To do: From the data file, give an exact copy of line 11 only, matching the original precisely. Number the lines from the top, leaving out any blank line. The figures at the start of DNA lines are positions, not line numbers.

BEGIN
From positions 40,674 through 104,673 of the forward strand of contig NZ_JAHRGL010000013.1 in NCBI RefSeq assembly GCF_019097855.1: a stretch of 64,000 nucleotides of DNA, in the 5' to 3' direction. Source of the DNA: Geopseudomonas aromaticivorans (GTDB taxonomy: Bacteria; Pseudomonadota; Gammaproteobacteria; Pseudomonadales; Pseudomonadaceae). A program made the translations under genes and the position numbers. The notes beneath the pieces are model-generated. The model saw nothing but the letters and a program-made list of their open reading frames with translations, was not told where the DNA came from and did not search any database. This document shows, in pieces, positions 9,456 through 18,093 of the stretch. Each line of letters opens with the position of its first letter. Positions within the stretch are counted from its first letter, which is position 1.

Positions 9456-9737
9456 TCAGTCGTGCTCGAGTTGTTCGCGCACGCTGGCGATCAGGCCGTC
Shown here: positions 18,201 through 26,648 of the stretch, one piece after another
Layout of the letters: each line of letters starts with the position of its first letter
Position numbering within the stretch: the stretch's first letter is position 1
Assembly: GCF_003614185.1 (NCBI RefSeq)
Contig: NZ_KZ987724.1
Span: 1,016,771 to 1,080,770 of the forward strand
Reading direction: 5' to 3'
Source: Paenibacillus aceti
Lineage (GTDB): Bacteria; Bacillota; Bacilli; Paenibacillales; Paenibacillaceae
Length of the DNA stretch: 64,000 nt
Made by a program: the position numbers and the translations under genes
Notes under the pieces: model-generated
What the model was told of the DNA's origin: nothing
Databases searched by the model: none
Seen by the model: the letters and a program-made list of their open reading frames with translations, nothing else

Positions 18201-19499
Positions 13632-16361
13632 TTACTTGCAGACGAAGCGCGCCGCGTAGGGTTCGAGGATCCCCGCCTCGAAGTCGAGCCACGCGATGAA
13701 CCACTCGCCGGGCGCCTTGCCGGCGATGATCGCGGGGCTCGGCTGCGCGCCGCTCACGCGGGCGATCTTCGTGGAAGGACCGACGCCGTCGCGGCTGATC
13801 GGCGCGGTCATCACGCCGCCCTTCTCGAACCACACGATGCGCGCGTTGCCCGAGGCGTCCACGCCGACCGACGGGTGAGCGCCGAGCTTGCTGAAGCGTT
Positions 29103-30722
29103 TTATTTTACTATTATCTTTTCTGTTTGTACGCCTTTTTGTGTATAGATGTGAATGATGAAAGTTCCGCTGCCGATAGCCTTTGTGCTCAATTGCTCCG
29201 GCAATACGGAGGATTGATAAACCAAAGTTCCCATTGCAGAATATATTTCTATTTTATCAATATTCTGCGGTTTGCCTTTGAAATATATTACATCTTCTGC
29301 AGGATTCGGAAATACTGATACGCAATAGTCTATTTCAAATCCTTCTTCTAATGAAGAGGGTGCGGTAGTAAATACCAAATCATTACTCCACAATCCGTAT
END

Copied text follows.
Source: Paenibacillus aceti